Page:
Supreme Court precedents provide three judicially created exceptions to § 101’s broad patent-eligibility principles: “laws of nature, physical phenomena, and abstract ideas.”
Here, the Plaintiffs challenge Myriad’s composition claims directed to “isolated” DNA molecules and method claims directed to “analyzing” or “comparing” DNA sequences under § 101.
Composition Claims: Isolated DNA Molecules
Myriad argued that the district court found the claims unpatentable by (1) misreading Supreme Court precedent as excluding from patent eligibility all “products of nature” unless “markedly different” from naturally occurring ones; and (2) incorrectly focusing not on the differences between isolated and native DNAs, but on one similarity: their informational content.
Myriad argued that an isolated DNA molecule is patent eligible because it is, as claimed, “a nonnaturally occurring composition of matter” with “a distinctive name, character, and use.”
The Plaintiffs argued that claims to isolated DNA molecules fail to satisfy § 101 because such claims cover natural phenomena and products of nature. The Plaintiffs assert that to be patent eligible a composition of matter must also have a distinctive name, character, and use, making it “markedly different” from the natural product.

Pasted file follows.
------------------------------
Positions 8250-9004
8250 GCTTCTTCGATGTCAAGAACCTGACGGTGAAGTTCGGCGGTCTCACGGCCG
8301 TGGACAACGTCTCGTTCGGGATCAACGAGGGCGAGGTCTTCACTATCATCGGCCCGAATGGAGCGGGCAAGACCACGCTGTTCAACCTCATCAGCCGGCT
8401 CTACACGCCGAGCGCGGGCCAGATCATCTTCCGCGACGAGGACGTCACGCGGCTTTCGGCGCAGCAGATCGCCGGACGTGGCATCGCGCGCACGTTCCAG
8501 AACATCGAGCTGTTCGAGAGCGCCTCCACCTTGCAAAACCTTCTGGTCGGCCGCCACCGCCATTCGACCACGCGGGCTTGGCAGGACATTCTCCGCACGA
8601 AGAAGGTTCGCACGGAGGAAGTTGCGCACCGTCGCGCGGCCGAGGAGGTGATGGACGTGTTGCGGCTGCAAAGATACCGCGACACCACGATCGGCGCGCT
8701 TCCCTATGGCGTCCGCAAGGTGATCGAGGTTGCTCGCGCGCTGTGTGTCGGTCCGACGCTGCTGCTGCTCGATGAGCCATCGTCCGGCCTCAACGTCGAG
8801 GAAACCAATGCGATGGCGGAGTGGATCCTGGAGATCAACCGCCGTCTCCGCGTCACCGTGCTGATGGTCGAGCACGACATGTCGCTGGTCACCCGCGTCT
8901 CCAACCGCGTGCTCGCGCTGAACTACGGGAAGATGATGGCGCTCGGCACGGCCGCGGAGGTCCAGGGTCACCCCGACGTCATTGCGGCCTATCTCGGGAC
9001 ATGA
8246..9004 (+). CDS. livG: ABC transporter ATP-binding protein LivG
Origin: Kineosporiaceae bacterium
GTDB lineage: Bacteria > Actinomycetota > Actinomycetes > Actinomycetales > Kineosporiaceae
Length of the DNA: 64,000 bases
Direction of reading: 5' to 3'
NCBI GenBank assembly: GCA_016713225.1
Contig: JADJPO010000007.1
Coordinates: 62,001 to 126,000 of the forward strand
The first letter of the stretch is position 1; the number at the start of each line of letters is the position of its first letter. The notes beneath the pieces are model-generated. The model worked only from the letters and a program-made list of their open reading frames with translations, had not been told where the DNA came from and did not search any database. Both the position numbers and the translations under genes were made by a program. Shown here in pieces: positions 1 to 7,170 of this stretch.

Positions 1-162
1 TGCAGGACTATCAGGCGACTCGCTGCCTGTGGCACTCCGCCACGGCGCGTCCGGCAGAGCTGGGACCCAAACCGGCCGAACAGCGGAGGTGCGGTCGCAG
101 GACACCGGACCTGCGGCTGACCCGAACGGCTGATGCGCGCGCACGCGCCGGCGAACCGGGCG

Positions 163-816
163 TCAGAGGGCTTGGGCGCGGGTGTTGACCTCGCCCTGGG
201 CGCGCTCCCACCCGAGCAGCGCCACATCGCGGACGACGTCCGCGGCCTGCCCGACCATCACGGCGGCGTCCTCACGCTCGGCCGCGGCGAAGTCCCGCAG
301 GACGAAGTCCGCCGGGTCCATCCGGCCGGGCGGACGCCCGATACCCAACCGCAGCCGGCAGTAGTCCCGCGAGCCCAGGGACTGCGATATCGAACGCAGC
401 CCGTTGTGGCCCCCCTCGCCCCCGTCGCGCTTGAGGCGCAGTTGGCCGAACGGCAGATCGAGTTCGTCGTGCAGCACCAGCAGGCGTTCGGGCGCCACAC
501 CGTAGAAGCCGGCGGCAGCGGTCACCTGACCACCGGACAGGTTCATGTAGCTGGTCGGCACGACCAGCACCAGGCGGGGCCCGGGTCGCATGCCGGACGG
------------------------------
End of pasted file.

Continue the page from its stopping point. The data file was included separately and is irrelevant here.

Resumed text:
In sum, although the parties and the government appear to agree that isolated DNAs are compositions of matter, they disagree on whether and to what degree such molecules fall within the exception for products of nature. As set forth below, we conclude that the challenged claims to isolated DNAs, whether limited to cDNAs or not, are directed to patent-eligible subject matter under § 101.
Because isolated DNAs, not just cDNAs, have a markedly different chemical structure compared to native DNAs, we reject the government’s proposed “magic microscope” test, as it misunderstands the difference between science and invention and fails to take into account the existence of molecules as separate chemical entities.
The district court’s decision predated the Supreme Court’s decision in Bilski, which rejected this court’s machine-or-transformation test as the exclusive test for determining whether an invention is a patent-eligible process under§ 101, although the test remains “a useful and important clue.”
Methods of “Comparing” or “Analyzing” Sequences
Myriad argued that its claims to methods of “comparing” or “analyzing” BRCA sequences satisfy the machine-or-transformation test as applied in Prometheus because each requires a transformation–extracting and sequencing DNA molecules from a human sample–before the sequences can be compared or analyzed.